11. Need to address the issue of the ability to drop a class. Is it still possible for students to drop? Will the deadline be moved? Will students be stuck with their classes because the deadline has passed?

Executive Update Regarding College Strike

Faculty Strike Related Questions

Students want to know where the negotiations are at the moment. We are asking for the College to be more transparent and provide more information on a regular basis.

Questions Directly from Our Members:

  1. In terms of the tuition refund petition that is circulating online, is there any support or say regarding that from the College?
  2. The College needs to account for the tuition fee that students paid in the beginning of the semester. Teachers were scheduled to work x number of hours for the semester. Since the teachers are not teaching and not getting paid from the College, where is our tuition fee money going to?
  3. What are the options already being discussed as to how the College and faculty going to address the missed classes. Are they going to condense the materials, are they going to give assignments instead of exams (depending on the program), are they going to extend the semester? The students need to know so they can start planning accordingly. It’s very difficult when you have no clue as to what might happen. It is easier for students to deal with the stress of the strike if they have a clearer picture of what it could be like once the strike is over.
  4. Why did some teachers ask their students to still submit assignments even when the strike is on? Will students be penalized with late marks if they don’t?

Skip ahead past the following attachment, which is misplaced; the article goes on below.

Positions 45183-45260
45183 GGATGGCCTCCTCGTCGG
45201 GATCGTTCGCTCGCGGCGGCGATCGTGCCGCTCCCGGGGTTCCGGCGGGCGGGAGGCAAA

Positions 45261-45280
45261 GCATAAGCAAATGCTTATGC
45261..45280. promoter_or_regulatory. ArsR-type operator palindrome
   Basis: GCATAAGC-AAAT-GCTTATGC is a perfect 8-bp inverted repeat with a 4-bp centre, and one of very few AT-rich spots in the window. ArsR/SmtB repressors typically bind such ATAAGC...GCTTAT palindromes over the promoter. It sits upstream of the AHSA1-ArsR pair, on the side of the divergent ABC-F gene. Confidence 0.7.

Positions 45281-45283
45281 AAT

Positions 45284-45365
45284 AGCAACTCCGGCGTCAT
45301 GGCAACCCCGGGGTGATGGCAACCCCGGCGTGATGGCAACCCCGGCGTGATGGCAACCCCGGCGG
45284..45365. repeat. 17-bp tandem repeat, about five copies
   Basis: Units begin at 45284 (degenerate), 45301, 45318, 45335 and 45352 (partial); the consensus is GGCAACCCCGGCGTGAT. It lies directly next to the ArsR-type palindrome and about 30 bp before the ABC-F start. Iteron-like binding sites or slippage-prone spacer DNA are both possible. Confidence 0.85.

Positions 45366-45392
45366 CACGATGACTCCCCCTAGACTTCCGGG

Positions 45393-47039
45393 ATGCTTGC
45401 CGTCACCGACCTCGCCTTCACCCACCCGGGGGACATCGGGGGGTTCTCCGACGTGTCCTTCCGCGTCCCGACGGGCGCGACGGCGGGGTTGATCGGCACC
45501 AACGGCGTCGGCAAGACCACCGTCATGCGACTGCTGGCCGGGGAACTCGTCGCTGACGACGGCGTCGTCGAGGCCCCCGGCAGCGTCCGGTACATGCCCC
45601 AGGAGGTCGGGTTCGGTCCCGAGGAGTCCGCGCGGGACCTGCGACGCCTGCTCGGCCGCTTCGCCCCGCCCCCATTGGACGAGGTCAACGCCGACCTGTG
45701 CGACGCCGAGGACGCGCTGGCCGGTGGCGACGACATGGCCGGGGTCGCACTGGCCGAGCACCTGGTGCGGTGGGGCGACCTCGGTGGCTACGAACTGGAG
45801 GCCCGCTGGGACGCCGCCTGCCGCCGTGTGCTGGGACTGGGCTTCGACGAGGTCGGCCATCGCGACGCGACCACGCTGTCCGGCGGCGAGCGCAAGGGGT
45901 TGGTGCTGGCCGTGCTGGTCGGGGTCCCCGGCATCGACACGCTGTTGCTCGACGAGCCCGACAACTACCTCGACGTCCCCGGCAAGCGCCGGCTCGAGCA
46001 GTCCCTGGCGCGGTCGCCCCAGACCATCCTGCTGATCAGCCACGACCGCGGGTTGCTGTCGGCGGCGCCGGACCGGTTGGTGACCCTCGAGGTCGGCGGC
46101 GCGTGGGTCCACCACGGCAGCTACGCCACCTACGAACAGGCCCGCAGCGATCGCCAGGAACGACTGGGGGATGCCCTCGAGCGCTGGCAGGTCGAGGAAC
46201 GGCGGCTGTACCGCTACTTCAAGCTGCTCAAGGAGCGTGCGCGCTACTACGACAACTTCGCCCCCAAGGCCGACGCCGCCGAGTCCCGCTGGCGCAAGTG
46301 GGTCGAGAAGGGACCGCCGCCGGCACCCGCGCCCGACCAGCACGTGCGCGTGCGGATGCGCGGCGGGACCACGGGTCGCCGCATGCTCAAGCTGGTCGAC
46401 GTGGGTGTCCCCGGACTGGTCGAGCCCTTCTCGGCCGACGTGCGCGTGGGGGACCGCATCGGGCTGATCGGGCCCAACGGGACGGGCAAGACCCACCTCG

5. a) Will the College send the enrollment confirmation to OSAP as scheduled to avoid delay on OSAP disbursement in January?

b) What are the ramifications of this strike on our OSAP loan? If we do not finish first semester on time, what can happen to our OSAP funds? Will OSAP hold the release of the January funds until the completion of the first semester

6. What supports will be in place for students when the strike is over and classes resume? For example, extended TLC hours for those working on assignments/preparing for exams.

7.How does this affect tuition?

8.How will this affect the vacation period? The next semester? The 7-week courses? When will the December break be?

9.What can students do in this situation?

  1. Need to address the issue of the ability to drop a class. Is it still possible for students to drop? Will the deadline be moved? Will students be stuck with their classes because the deadline has passed?

November 3, 2017
Executive Update Regarding College Strike

With the strike in its third week, we know that students are frustrated and anxious. Over the past few weeks your Student Association (SA) has been receiving feedback from students and has been working hard to advocate for you.